In the final months before the coronavirus changed all of our lives, Whitwell High School sophomore Grace Moore won three age-group state archery championships in three different states. Known as Grace-E to many of her friends and family, it's only a rumor that the "E" stands for Extraordinary. In truth, her middle name is Elizabeth, hence the "E."
But as amazing as those championships were, as blindingly bright as her future may be in competitive archery, bows and arrows are far from the most extraordinary part of the 15-year-old's story.
"She was six years old," recalled Grace's mother Alison on Monday night. "The doctor told us that without surgery, the Grace we see would not be the Grace we'd keep."
The option the surgeon was offering Jimmy and Alison Moore to rectify Chiari Malformations — a rare birth defect where portions of the brain, the cerebellar tonsils, protrude through the bottom opening of the skull into the upper spine, causing pressure on the brain or spinal cord — would terrify any parent.
Brain surgery was required. Shaving vertebrae. Removing tissue from the crown of Grace's head to serve as a patch for her brain.
"I'm a nurse, had been for 18 years," said Alison. "And I'd never heard of this. You're told your child has something wrong with their brain and spinal cord. You're terrified."
The seizures started on the 21st day of December in 2011. Grace's speech would be garbled for a few seconds, then return to normal. The first guess by doctors was that she might be having a reaction to some cold medicine. The Moores stopped the medicine. The seizures continued.
"We went to Children's Hospital on Christmas Eve," Alison said. "They did a CT scan that was negative for a brain tumor. We felt better."
But a few days after Christmas they went back for an MRI. She was to be in the machine for 40 to 45 minutes. Medical personnel came back after that time and told Alison and Jimmy they needed 40 minutes more.
"That's when I realized this was serious," said Alison.
It was so serious that the doctor who would ultimately operate on Grace at the Alabama-Birmingham Medical Center, renowned surgeon Jerry Oakes, warned the Moores that there could be dire consequences.
"He told us that Grace could have a stroke, bleed to death, become paralyzed," remembered Alison.
But as they debated the risks, they finally came around to one indisputable fact: "We couldn't bear the thought," said Alison, "that we didn't give her a chance to live a normal life."
So Oakes operated, telling the family the procedure would take 82 minutes. Sure enough, after 82 minutes, he emerged with a bag of Grace's shaved hair, including her ponytail, to let the Moores know all had gone well.
Still, there would be six weeks of rehab and healing at home, with the following instructions from Oakes: "No boxing, no football, no wrestling."
Added Alison: "Mom's restrictions were a little longer."
But for a 6-year-old girl whose older brother Tyler was active in athletics, being banned from contact sports such as softball, volleyball and the like was a major adjustment.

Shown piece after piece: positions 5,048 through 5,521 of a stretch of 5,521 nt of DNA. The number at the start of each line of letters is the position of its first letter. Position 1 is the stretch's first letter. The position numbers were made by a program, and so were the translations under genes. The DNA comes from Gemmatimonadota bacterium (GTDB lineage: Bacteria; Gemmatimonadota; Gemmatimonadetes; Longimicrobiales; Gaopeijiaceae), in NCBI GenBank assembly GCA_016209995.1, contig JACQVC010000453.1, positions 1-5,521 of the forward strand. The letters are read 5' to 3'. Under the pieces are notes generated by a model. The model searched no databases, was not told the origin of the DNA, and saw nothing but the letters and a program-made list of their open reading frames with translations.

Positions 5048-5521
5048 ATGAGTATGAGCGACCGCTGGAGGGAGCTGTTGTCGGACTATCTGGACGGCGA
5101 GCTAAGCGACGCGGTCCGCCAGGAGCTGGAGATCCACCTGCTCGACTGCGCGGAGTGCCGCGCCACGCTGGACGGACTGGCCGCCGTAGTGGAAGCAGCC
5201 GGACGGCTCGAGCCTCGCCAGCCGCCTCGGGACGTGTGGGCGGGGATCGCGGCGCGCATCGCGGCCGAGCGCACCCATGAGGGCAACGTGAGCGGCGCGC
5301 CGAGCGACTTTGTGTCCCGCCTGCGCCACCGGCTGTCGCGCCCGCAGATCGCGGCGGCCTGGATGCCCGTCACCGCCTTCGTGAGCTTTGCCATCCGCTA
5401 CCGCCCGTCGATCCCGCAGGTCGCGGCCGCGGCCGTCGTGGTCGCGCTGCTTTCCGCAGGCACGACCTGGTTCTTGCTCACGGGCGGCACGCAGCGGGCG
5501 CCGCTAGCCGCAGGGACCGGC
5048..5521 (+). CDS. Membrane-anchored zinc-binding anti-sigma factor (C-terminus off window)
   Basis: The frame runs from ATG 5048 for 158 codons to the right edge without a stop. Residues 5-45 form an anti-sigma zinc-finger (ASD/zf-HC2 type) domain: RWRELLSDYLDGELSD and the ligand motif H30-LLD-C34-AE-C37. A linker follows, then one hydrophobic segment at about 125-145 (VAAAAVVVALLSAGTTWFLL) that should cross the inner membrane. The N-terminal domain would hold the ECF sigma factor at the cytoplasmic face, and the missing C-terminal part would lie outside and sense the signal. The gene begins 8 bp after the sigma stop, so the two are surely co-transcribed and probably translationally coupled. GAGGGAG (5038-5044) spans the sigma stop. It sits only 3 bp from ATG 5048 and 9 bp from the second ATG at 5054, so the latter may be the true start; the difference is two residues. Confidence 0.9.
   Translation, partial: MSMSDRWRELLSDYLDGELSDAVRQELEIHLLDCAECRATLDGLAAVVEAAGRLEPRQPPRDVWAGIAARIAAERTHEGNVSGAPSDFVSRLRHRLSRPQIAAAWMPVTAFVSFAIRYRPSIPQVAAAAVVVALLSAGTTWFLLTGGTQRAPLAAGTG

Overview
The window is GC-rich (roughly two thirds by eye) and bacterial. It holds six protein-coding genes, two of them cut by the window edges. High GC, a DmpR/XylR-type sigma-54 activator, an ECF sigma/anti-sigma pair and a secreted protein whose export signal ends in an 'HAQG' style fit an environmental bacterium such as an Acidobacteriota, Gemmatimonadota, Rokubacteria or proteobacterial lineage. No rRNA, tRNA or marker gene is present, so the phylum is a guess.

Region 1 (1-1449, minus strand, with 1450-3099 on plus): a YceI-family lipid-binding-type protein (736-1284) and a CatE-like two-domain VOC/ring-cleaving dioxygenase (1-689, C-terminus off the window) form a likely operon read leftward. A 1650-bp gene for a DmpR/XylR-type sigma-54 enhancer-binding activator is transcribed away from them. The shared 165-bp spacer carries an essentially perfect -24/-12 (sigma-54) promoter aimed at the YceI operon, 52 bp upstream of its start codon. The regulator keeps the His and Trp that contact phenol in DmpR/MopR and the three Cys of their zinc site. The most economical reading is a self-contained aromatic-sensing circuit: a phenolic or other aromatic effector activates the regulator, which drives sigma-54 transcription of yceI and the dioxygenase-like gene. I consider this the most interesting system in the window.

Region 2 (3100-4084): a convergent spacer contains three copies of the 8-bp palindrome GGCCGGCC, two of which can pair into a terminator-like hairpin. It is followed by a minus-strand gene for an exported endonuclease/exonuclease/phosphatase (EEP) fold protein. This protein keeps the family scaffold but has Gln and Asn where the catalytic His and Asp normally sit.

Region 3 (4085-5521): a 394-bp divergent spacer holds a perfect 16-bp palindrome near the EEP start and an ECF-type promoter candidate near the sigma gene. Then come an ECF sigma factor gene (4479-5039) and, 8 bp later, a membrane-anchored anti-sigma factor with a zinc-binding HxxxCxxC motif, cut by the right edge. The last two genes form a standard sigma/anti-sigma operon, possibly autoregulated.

Said Grace: "We're an active family. I wanted to be active, too."
Enter the Marion County 4-H club, which introduced her to archery.
"I picked it up right off the bat," she said. "It's pretty much my life now."
Said Jody Castle, who was the first person to work with Grace through his Castle Outdoors shop in Whitwell: "A normal person will come to my archery range and shoot 12-15 shots. Grace won't quit until she's shot at least 150 to 200 arrows. I've seen her come here and shoot 500 shots over four or five hours. She's just got a passion for it. And she hits the bullseye almost every time."
How passionate has she become on her way to winning Middle School state titles in Georgia, Kentucky and Tennessee, as well as being ranked sixth in her age group nationally?
A few years ago, on the way to her 8th grade winter dance, Grace stopped at Castle's store to shoot a 100 or so arrows. She was already wearing her dress and heels.
"Archery is Grace's platform, her ministry," said Alison. "She's as comfortable around a 5-year-old as a 75-year-old when she's discussing archery. You can just see her glow."
Grace says that glow began about the time she picked up the sport and Tyler — now 22 and wrapping up his pre-veterinary medicine degree at the University of Tennessee Knoxville — graduated from Whitwell High.
"Tyler always made good grades and was good in sports," Grace said. "When Tyler left, that was my time to flourish. I started making straight A's and winning archery contests."
No one knows where any of this will lead. Her work with 4-H has made her a national shooting sports ambassador. Her archery talents with both the Marion County 4-H team and the Harvest Archery squad in Dayton, Tenn., continue to move her up the national rankings. If her pre-match meals of cheese fries and lemonade keep doing the trick, she may even turn pro at some point.
Maybe then she could pay her parents back for the cost of those four "Robin Hoods" she's collected. For non-archery buffs, a Robin Hood is when you shoot an arrow into the back of another arrow.
"When Grace was starting out, that was fine," said Alison. "Everybody was impressed. But once she got better and those arrows started costing $20 each, I told her that I thought we'd bought enough $40 trophies."
But for Alison, the most priceless moment of the last nine years, a moment that brings the good and the bad of that time full-circle, centers on Tyler, who began riding his bike and distance running as Grace was dealing with her medical issues.
"That was his coping mechanism," said Grace.
All this training eventually led to an Iron Kids event at Harrison Bay State Park, which Tyler won.
"I looked at his time," said Alison. "It was 82 minutes. I said to myself, 'God took care of both of my kids in 82 minutes."
Contact Mark Wiedmer at email@example.com.
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